Work Habits of an Excellent Employee: 5 Habits and How to Actually Make Them Stick
August 19th, 2021 – Reading time: 4 minutes
Implementing positive working habits can help you go from an average employee to an excellent one. But what is a positive working habit?
A working habit is an action that has been repeated often enough to become a regular practice in the workplace. A positive working habit is one of these working habits that supports your efficiency, productivity or reliability in the workplace.
So, why don’t we all just implement positive working habits today? Then we will automatically be excellent employees, right? Well, it is not that simple. There has been a lot of research on habits over the years and what we have learned is that making a habit stick takes a lot of work – actually 18 to 254 days of repetition.
What research has also told us is that this hard work to implement positive habits is worth it. 45% of our daily behavior is attributed to habits. You can think of habit behavior like our brain turning on autopilot, which it prefers over making proactive decisions.
With half of our behavior resulting from our ingrained habits, you may see why having positive habits in the workplace is so important. This is actually what many highly successful professionals attribute their success to. But where do we start? How can we start the process of implementing positive working habits? This can be split up into three steps:
Understand the workplace behavior you would like to make into a habit.
Identify a cue that triggers this positive behavior. Every time this cue occurs, start the desired behavior. In the future, when the cue occurs, you will know that it is time to behave in a certain way.
Reward the positive behavior. Our brain craves the chemicals that are released when we are rewarded. Just like Pavlov’s dogs who salivated when a bell rang due to the past reward of food, we are more likely to behave in the desired way if we were rewarded for it in the past. In the workplace this can commonly look like praise or a successful outcome of your work. If the reward does not come directly after the behavior, remind yourself of the positive that will eventually come out of the desired behavior. This can trick your mind into thinking you have already received the reward.
Below, you will find some behaviors in the workplace that if successfully implemented as a habit, can positively affect your work behavior for years to come. Along with the listed behavior, you will find potential cues and rewards that can remind you to repeat the desired behavior. Be consistent and stay patient – eventually (18-254 days), you will not have to manually go through each step above. The cue will come and you will naturally act out the desired behavior without thought. It will become a part of your brain’s autopilot mode that it loves so much.
Positive working habits:
Ask for feedback. Don’t wait until your manager approaches you about your performance to gather feedback. Get into the habit of approaching your manager for feedback on a regular basis. This can be as simple of a question as “Do you have any feedback on my current performance?” If your manager gives you positive feedback, this will give you the reassurance and confidence that you are on the right track. If they give you negative feedback, this will provide you with areas to work on. Rather than taking it as “negative,” take it as an advantage that you have become aware of an area that you can improve.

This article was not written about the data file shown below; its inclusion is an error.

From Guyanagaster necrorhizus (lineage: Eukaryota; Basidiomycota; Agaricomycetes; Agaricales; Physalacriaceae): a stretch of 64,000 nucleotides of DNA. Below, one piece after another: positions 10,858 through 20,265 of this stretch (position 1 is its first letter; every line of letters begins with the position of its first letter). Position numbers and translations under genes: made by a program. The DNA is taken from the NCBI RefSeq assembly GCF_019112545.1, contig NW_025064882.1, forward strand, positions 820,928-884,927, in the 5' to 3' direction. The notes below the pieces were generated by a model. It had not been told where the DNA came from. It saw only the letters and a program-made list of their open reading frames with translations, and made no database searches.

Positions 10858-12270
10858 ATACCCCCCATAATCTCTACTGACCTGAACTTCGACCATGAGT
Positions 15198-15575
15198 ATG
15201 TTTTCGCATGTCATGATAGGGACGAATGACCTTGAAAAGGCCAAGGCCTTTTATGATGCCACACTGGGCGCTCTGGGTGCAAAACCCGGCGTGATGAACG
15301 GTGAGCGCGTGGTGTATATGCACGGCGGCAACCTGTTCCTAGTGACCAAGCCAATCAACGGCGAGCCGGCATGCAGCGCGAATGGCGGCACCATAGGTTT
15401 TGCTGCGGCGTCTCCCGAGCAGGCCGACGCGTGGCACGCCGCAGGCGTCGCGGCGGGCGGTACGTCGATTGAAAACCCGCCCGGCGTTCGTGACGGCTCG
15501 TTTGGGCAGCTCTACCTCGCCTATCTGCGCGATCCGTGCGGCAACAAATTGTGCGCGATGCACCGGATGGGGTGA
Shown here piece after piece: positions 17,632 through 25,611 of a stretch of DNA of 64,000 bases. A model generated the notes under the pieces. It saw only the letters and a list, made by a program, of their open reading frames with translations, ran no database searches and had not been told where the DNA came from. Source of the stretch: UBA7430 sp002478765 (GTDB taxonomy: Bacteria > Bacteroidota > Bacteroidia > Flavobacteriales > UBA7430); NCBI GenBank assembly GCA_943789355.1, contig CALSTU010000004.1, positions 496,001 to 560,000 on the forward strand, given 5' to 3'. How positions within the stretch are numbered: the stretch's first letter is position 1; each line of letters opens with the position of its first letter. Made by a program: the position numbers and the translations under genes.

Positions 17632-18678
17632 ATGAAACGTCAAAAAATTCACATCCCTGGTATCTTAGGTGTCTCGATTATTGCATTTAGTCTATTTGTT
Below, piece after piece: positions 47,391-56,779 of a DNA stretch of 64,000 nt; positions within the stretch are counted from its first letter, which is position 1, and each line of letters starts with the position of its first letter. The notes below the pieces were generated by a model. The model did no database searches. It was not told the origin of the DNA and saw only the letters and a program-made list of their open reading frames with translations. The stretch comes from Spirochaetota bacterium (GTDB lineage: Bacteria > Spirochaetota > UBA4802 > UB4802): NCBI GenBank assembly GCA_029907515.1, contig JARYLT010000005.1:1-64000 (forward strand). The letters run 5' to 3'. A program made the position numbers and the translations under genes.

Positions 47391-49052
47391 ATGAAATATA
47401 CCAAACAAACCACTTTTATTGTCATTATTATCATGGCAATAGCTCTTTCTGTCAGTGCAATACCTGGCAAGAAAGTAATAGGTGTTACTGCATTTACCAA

Cue: Questioning your own performance -> Action/Habit: Ask for feedback -> Reward: Feedback collected (reassurance or areas to work on)
Be proactive. Proactivity is one of the best skills I have learned since graduating college. I went into my first full-time position thinking that if I do what I am told and do it well, then I am an excellent employee. What I soon came to realize is that in order to a.) stand out and b.) feel the impact you are making on your company, you must go beyond what is asked of you. Make it a habit to identify areas that could be improved and instead of stopping there, take the extra step to talk with your manager about how you can support.
Cue: Thought that something can be improved -> Action/Habit: Be proactive. Talk to your manager about how you can help -> Reward: Your manager recognizing your proactivity
Frequently Report. Sending status reports to your manager is key to highlighting what you have accomplished. Every manager has a different preference as to how they would like to review your performance reporting. Find out your manager’s preference early on and identify how frequently to send out this report.
Cue: Day of the week or reminder on calendar -> Action/Habit: Send out status report -> Reward: Increased trust with manager
Plan your day. Get into the habit of laying out your tasks for the day using a task manager tool. This can be done at the beginning or end of each work day.
Cue: Time (beginning or end of work day) -> Action: Plan day -> Reward: More prepared and therefor more productive
Ask questions. Instead of wasting time being confused on a task, get into the habit of asking questions when you are confused.
Cue: Confusion on task -> Action/Habit: Ask question(s) -> Reward: No more confusion. Saving time.
If you have any other positive working habits to share that were not already listed, feel free to share.
For further details on how to implement a habit, I recommend the book The Power of Habit by Charles Duhigg.